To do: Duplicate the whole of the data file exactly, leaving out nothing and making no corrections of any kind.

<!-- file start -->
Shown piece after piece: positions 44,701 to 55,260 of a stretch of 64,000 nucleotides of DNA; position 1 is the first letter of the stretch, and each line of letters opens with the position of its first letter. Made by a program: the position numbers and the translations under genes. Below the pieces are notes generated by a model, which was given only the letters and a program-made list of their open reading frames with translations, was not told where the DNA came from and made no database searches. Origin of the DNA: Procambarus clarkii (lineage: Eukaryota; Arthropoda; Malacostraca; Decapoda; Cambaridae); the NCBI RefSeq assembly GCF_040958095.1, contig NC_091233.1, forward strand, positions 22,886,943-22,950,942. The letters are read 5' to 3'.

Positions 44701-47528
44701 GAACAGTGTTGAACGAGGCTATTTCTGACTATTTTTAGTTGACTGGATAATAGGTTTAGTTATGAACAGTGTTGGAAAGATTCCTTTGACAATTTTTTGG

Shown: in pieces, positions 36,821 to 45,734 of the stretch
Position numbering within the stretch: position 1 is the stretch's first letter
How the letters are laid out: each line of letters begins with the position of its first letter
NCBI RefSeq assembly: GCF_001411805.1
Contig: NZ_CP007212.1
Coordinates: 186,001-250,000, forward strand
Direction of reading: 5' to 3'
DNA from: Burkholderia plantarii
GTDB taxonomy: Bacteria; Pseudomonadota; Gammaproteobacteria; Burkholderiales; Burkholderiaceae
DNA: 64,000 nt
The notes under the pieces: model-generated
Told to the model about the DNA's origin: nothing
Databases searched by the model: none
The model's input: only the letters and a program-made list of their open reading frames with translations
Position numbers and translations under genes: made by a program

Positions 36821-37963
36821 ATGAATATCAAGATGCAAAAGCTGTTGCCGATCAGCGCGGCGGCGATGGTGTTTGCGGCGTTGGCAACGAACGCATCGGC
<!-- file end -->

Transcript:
Shown piece after piece: positions 44,701 to 55,260 of a stretch of 64,000 nucleotides of DNA; position 1 is the first letter of the stretch, and each line of letters opens with the position of its first letter. Made by a program: the position numbers and the translations under genes. Below the pieces are notes generated by a model, which was given only the letters and a program-made list of their open reading frames with translations, was not told where the DNA came from and made no database searches. Origin of the DNA: Procambarus clarkii (lineage: Eukaryota; Arthropoda; Malacostraca; Decapoda; Cambaridae); the NCBI RefSeq assembly GCF_040958095.1, contig NC_091233.1, forward strand, positions 22,886,943-22,950,942. The letters are read 5' to 3'.

Positions 44701-47528
44701 GAACAGTGTTGAACGAGGCTATTTCTGACTATTTTTAGTTGACTGGATAATAGGTTTAGTTATGAACAGTGTTGGAAAGATTCCTTTGACAATTTTTTGG

Shown: in pieces, positions 36,821 to 45,734 of the stretch
Position numbering within the stretch: position 1 is the stretch's first letter
How the letters are laid out: each line of letters begins with the position of its first letter
NCBI RefSeq assembly: GCF_001411805.1
Contig: NZ_CP007212.1
Coordinates: 186,001-250,000, forward strand
Direction of reading: 5' to 3'
DNA from: Burkholderia plantarii
GTDB taxonomy: Bacteria; Pseudomonadota; Gammaproteobacteria; Burkholderiales; Burkholderiaceae
DNA: 64,000 nt
The notes under the pieces: model-generated
Told to the model about the DNA's origin: nothing
Databases searched by the model: none
The model's input: only the letters and a program-made list of their open reading frames with translations
Position numbers and translations under genes: made by a program

Positions 36821-37963
36821 ATGAATATCAAGATGCAAAAGCTGTTGCCGATCAGCGCGGCGGCGATGGTGTTTGCGGCGTTGGCAACGAACGCATCGGC